2015 Legislative Update - Week 13
The Alabama Legislature has now completed the 28th legislative day, and final day, of the 2015 regular legislative session. It appears there will likely be one or more special session in August. The General Fund budget did pass the House and Senate which cuts General Fund agencies by an average of 11.1%. True to his word, Governor Bentley vetoed the General Fund budget.
At this point there appears to be four scenarios as to a General Fund budget going forward: 1) repass a General Fund budget much like the one just vetoed by Governor Bentley; 2) pass enough revenue to level fund the General Fund budget; 3) pass enough revenue to level fund state government and prison reform and Medicaid reform (approximately $315 million); 4) pass lottery/gaming legislation that would fund the General Fund, pay for Correction reform and Medicaid reform and begin to pay back money borrowed by or over paid to the General Fund over the past years.
Status of bills ASEA was monitoring:
SB 453, sponsored by Senator Del Marsh, the lottery-gaming bill is dead for the session. The revenue generated from this legislation would have been dedicated to the General Fund.
SB 496, sponsored by Senator Arthur Orr, would have altered the distribution of use tax revenues to 50% for the General Fund and 50% for the Education Trust Fund. This would have increased revenues to the General Fund by $20 million in the current fiscal year (2015) and by $80 million annually thereafter. SB 496 died in the Senate.
SB 497, sponsored by Senator Greg Albritton and Senator Arthur Orr, would have established a factor presence nexus standard for business activity for purposes of income tax. SB 497 died in the House.
SB 502, a Constitutional Amendment, sponsored by Senator Gerald Dial and others, would have eliminated all requirements that limit the appropriation or spending of state revenues in a particular manner. SB 502 died in the Senate.
SB 415, sponsored by Senator Trip Pittman and others, would have amended Section 36-26-27, Code of Alabama 1975, to revise the procedures for review of the dismissal of classified employees by an appointing authority; to specify when the State Personnel Board may reverse or modify the dismissal; and to provide for the venue of judicial review of action by the State Personnel Board. SB 415 died in the Senate.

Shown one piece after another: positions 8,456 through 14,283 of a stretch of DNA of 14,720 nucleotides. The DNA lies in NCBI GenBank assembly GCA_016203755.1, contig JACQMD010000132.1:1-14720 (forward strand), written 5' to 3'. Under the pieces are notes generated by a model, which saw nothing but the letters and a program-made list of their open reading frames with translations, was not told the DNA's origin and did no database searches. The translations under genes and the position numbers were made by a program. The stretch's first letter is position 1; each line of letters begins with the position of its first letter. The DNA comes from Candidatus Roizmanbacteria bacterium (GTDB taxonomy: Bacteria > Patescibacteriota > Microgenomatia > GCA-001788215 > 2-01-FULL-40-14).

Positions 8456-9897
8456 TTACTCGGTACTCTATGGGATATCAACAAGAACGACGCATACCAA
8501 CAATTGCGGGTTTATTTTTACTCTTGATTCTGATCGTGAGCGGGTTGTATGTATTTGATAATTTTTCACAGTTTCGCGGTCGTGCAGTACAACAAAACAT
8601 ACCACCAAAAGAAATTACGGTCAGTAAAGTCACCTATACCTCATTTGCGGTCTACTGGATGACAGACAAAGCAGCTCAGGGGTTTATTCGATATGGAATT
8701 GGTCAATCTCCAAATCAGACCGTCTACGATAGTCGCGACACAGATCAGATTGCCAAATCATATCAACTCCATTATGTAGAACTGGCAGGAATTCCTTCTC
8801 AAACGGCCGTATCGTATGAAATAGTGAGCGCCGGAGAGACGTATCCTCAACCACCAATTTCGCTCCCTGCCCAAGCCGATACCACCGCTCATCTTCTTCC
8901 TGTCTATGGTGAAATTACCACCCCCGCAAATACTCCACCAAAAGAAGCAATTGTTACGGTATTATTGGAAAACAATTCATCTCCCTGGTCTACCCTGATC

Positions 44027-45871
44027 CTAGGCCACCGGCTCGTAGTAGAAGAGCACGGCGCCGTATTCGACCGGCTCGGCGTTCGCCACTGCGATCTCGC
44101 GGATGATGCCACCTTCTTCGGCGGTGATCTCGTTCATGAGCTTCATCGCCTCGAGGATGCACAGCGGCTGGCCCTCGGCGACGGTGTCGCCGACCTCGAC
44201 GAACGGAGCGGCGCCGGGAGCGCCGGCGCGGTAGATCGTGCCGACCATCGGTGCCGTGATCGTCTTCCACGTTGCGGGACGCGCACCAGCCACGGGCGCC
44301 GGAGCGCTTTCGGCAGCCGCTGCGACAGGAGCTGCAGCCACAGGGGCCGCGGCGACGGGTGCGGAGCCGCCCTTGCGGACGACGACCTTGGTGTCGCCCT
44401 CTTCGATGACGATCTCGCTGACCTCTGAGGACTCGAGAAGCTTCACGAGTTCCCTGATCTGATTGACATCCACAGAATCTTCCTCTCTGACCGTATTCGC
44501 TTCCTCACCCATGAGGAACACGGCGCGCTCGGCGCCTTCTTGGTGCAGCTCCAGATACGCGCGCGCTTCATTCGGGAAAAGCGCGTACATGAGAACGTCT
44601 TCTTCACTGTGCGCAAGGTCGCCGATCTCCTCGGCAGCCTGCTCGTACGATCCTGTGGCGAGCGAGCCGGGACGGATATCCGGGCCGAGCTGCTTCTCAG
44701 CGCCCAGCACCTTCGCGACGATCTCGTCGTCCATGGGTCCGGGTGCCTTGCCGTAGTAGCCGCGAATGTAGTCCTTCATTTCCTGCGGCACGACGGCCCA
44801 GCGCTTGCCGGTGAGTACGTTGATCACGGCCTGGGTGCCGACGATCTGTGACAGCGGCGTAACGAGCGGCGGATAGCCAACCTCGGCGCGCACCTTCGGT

HB 135, the General Fund budget, sponsored by Representative Steve Clouse, as substituted, passed the Senate Committee on Finance & Taxation. HB 135 cuts state agencies by an average of 11.1%. HB 135 was vetoed by the Governor.
SB 375, sponsored by Senator Author Orr, would provide flexibility to state agencies to utilize state revenue for purposes in addition to the stated purpose. This legislation would effectively un-earmark funds within a department unless specified by statute, constitutional amendment or by court decision. SB 375 passed both Houses and was signed into law by the Governor.
HB 29, sponsored by Representative Randy Wood, would allow a member of ERS who is out of state service for a job related injury to purchase credit for such time. This legislation has passed both Houses and was signed into law by the Governor.
HB 76, sponsored by Representatives Randall Shedd and Ed Henry, would have created a committee for performance-based pay applicable to all state agencies. The legislation would base state employee pay on performance of the agency or department they worked for. This legislation would seem to circumvent the Merit System. HB 76 died in the house.
HB 456, sponsored by Representative Phil Williams, would have required an independent audit of RSA and its investment portfolio every two years and that the results of said audit be provided to the legislature. HB 456 died in the Senate.
SB 24, by Senator Clay Scofield, would merge certain employees from post-secondary education into the Department of Labor under the Merit System. SB 24 was signed into law by the Governor.
SB 216, sponsored by Senator Gerald Dial, would allow a state agency to levy or assess fees that are retained by the agency to fund its operations. SB 216 passed both Houses and is pending action by the Governor.
SB 115, sponsored by Senator Arthur Orr, would have privatized ABC. SB 115 died in the Senate.
On Tuesday, Senate Joint Resolution 104 was introduced by Senator Arthur Orr. SJR 104 set up a committee to study ABC privatization, but it also contained conclusions calling for privatization of ABC by 2017. SJR 104 passed the Senate, was successfully amended in the House and ultimately died when it was returned to the Senate.
SB 476, sponsored by Senator Del Marsh, would limit General Fund appropriations to Medicaid to 10% of total General Fund appropriations and Corrections to 5.5% of total General Fund appropriations. SB 476 died in the Senate.
SB 444, sponsored by Senators Tim Melson and Arthur Orr, would have increased the probationary period for new state employee hires from six months to three years. SB 444 was amended to a one-year probationary period for new hires. SB 444 died in the Senate.
HB 554, sponsored by Representative Alan Baker, would transfer various duties and functions having to do with job training and workforce development from ADECA and post-secondary education to the Department of Commerce. HB 554 passed out of the House. HB 554 as amended passed both Houses and is pending action by the Governor.
HB 562, sponsored by Representative Ron Johnson, would increase the compensation ceiling for retirees who return to work on a part-time basis in state government. HB 562 passed both Houses and is pending action by the Governor.
HB 690, sponsored by Representative Craig Ford, would have re-established the DROP for state and education employees. HB 690 died in the House.
HB 588, sponsored by Representative Lynn Greer, would have required the Governor to order two mandatory furlough days, thus a two day pay cut, for state employees on days designated as state holidays. HB 588 died in the House.